In one form or another, Dave Hause has tackled all of those issues — sometimes individually, sometimes collectively — generally in a manner that can be poignant and heart-achingly personal. On his upcoming album, Kick, due April 12th on Rise Records, Hause has yet another filter to approach his life, and his craft, through: fatherhood. When we caught up with the now California-based Hause over the phone last week, he was out for a walk with his twin two-month-old sons napping quietly away in their stroller, affording his wife a much-deserved breather. Lest those who might be afraid that turning 40 and establishing roots on the sun-soaked west coast and becoming a dad would have dulled the daggers that Hause spent the better part of two decades sharpening, fear not; Kick is very much a return to form from the more positive, upbeat themes of its predecessor, Bury Me In Philly. “I think that Kick and Devour are a lot closer to one another than Bury Me In Philly,” Hause explains. Bury Me In Philly was me moving to California and figuring out what that was going to look like and figuring out happiness. I didn’t want to write a bummed record if I wasn’t bummed. Little did I know that we were going to have one of the biggest heartbreaks as a society that I could have ever predicted.”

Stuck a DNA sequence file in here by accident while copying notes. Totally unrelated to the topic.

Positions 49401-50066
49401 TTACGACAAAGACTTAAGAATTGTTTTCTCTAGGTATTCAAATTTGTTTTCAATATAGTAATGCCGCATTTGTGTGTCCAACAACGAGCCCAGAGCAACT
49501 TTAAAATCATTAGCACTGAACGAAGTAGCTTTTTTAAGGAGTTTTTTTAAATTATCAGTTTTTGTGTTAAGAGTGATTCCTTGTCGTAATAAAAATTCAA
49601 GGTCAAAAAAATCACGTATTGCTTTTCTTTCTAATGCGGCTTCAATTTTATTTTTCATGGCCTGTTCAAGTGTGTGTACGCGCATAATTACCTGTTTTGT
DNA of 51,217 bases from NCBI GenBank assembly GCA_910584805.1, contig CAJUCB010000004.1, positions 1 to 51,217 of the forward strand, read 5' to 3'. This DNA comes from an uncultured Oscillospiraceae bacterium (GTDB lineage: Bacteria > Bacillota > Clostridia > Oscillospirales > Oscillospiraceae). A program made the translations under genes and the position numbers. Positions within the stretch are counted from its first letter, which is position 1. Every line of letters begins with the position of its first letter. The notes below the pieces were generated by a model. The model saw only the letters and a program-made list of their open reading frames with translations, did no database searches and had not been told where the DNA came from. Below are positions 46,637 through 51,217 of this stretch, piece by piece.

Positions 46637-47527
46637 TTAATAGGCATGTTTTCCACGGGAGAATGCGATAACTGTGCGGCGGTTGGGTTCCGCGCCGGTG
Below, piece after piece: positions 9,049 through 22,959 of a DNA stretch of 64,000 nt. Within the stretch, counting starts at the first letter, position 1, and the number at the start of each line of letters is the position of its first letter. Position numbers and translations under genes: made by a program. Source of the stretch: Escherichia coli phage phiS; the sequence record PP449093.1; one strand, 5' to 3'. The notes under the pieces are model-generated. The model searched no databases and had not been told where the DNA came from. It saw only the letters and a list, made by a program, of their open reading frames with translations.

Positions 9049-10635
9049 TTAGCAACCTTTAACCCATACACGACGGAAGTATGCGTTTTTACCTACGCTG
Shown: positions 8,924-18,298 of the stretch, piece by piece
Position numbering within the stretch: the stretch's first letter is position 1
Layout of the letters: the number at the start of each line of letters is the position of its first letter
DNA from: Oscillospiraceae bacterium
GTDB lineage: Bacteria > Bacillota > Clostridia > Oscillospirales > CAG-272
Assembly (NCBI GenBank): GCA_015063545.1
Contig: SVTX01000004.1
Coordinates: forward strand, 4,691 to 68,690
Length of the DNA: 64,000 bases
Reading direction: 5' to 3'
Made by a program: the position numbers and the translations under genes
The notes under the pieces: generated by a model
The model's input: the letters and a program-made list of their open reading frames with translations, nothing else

There are some weighty questions posited over the course of the ten songs that make up Kick. Many of them, like “Weathervane” and “Civil Lies” and lead single “The Ditch” tangle the wires between the personal and the political and reveal the obviously delicate balances that come with managing one’s own anxieties within the context of tides that are literally rising and a social climate that seems hellbent on allowing it to happen. The ride culminates in the album’s closing track, “Bearing Down,” a track which…well, let’s put it this way: if the Devour track “Autism Vaccine Blues” and its narrator outwardly considering whether or not they’d be better off dead tugged on your heartstrings, “Bearing Down” will use two hands and rip those heartstrings straight from your chest. The song finds Hause not only name-checking Hunter Thompson and Robin Williams (and insanely talented Frightened Rabbit frontman Scott Hutchison, who provided backing vocal duties on the Devour track “The Shine,” in the liner notes), all of whom died from suicide after lengthy and sometimes public struggles with their own demons, but contemplating his own oblivion and weighing swan diving off the Golden Gate Bridge.